Salamis is the fifth (standalone) novel in Harry Turtledove’s critically acclaimed Hellenic Traders universe, detailing the adventures of two cousins, Menedemos and Sostratos, who work as seaborne traders following the death of Alexander the Great. This time the stage is one of the greatest sea battles ever fought in ancient times; the Battle of Salamis of 306 BC.

The small, free, and independent polis of Rhodes is trying to stay neutral between the local great powers, each ruled by one of Alexander the Great’s marshals: Asia Minor, controlled by one-eyed Antigonos, and Egypt, under the rule of Ptolemaios.

As tensions between the great powers escalate, Menedemos and Sostratos are trying to resolve their own problems, oblivious to the fact that one of the greatest navel fleets in ancient history is about to set sail. Ptolemaios, needing shipping to carry weapons for the army he intends to land, coerces Menedemos into bringing their ship, the Aphrodite, along as part of his expeditionary force. And so, very much against their will, Menedemos and Sostratos become small parts of one of the ancient world’s most significant naval battles.

Turtledove uses his study of history (with a Ph.D in Byzantine history) to create alternate worlds in intricate detail, crafting enthralling adventures that have garnered him high critical praise as well as making him one of the most successful bestselling authors in alternate history.

(8) YOUNG AUTHORS’ CLUB. SFFAudio tweeted a graphic of this story by 13-year-old Philip K. Dick published in a Berkeley paper in 1942.

(9) ZACK’S CUT. HBO Max dropped a trailer for what is now called Zack Snyder’s Justice League.

(10) TODAY’S BIRTHDAYS.

[Compiled by Cat Eldridge and John Hertz.]

  • Born November 17, 1915 – Raymond F. Jones.  Sixteen novels, six dozen shorter stories.  Son of the Stars was I think the first science fiction I read, at about age 8.  Also I like “The Person from Porlock” – which Groff Conklin, one of our finest anthologists, put in his Treasury, one of our finest anthologies.  RFJ entitled a story “I Tell You Three Times” a year before Heinlein put that Hunting of the Snark allusion in The Rolling Stones.  When I agree with Clute and Nicholls it’s a frabjous day – oops, wrong Carroll poem: RFJ wrote “solid, well-crafted … adventures … in a … transparent style…. one of the carriers of the voice of SF.”  (Died 1994) [JH]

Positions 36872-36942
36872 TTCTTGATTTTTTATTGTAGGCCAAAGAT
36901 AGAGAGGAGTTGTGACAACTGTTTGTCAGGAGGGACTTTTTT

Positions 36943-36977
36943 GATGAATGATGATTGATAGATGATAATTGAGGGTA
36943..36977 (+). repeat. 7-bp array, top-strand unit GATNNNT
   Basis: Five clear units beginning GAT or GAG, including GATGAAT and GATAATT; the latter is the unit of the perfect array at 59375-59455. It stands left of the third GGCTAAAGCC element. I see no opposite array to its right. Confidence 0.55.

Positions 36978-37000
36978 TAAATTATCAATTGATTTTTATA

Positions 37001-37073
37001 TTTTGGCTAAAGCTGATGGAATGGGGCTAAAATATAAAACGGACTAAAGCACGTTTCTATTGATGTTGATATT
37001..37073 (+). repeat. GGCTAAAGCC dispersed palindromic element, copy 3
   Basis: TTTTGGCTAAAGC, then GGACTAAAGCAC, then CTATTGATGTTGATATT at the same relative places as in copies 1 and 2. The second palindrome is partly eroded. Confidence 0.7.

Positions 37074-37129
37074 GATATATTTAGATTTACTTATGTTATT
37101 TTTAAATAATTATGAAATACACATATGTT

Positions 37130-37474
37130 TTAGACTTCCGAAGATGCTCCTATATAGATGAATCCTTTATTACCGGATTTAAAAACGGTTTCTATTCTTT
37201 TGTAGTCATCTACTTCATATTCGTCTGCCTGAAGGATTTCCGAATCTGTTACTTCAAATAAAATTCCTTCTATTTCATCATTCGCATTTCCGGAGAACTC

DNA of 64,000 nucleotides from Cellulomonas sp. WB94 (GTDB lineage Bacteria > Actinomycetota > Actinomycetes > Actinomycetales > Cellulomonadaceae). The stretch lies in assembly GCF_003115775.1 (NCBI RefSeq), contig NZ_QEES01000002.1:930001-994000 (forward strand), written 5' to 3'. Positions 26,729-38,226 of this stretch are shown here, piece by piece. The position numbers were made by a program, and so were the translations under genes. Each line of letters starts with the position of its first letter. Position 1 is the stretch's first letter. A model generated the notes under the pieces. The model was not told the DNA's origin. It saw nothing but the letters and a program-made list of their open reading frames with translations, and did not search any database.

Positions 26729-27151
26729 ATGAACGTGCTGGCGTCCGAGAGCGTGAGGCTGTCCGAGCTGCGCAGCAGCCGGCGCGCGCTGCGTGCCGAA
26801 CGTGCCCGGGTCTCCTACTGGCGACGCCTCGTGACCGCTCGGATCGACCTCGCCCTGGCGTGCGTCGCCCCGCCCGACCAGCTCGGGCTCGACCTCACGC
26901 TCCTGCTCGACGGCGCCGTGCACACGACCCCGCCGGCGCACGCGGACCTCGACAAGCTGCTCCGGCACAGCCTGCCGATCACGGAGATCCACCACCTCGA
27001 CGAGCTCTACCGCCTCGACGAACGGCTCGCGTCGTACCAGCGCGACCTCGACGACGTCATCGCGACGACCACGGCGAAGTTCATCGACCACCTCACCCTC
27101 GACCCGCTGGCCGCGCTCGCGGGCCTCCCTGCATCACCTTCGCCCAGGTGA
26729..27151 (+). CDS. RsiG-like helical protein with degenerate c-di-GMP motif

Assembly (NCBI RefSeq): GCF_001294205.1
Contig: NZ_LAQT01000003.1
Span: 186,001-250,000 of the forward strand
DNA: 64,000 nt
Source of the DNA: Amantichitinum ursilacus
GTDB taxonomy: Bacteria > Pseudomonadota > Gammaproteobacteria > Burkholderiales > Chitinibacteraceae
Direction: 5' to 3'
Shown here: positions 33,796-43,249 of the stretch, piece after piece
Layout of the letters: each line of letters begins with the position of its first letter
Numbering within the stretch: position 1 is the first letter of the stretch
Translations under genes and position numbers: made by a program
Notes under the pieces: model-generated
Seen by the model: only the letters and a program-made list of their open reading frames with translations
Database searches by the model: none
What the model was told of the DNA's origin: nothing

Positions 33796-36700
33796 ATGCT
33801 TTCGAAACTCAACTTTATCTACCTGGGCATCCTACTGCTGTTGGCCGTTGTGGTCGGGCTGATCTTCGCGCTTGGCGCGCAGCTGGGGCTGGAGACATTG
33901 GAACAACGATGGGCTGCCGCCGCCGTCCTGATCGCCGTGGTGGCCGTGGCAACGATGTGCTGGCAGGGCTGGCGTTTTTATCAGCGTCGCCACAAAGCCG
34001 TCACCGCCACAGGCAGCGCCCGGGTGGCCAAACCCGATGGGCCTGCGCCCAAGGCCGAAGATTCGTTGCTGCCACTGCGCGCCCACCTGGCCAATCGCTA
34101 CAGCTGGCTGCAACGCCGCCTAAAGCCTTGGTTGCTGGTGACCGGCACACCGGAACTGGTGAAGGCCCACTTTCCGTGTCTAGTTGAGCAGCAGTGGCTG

• Born November 17, 1925 Rock Hudson. Best known genre role was as Col. John Wilder in The Martian Chronicles series off the Ray Bradbury work. He also played President Thomas McKenna in the World War III miniseries which you may or may not consider SF. That’s it. He was by the way yet another of the uncredited guest performers on Rowan & Martin’s Laugh-In. (Died 1985.)  (CE) 
  • Born November 17, 1936 – John Trimble, 84.  He and wife Bjo (the software won’t show the caret over her j, an Esperantism indicating the pronunciation “bee-joe”), two of our great fans, are also omnifans: fanwriting, fanart, clubs, costuming, conventions, Star Trek, our neighbor the Society for Creative Anachronism.  I’ve been Master of Ceremonies for our onstage costume competition the Masquerade, a wondrous and sometimes terrifying task; JT was MC for possibly the greatest, certainly the longest, at L.A.con II the 42nd Worldcon: over a hundred entries: you couldn’t leave, the next one would be even better: two-thirds through, when a voice cried “How many more, John??” he answered I won’t tell you.  I can’t quite remember this panel, but it was fun.  JT chaired Westercon 23 and an Equicon; he & Bjo were Guests of Honor at Westercons 66 & 70, at the 13th NASFiC (North America SF Con, since 1975 held when the Worldcon is overseas; in the photo, JT & BT with daughter Kat), at ConJosé the 60th Worldcon.  More here.  [JH]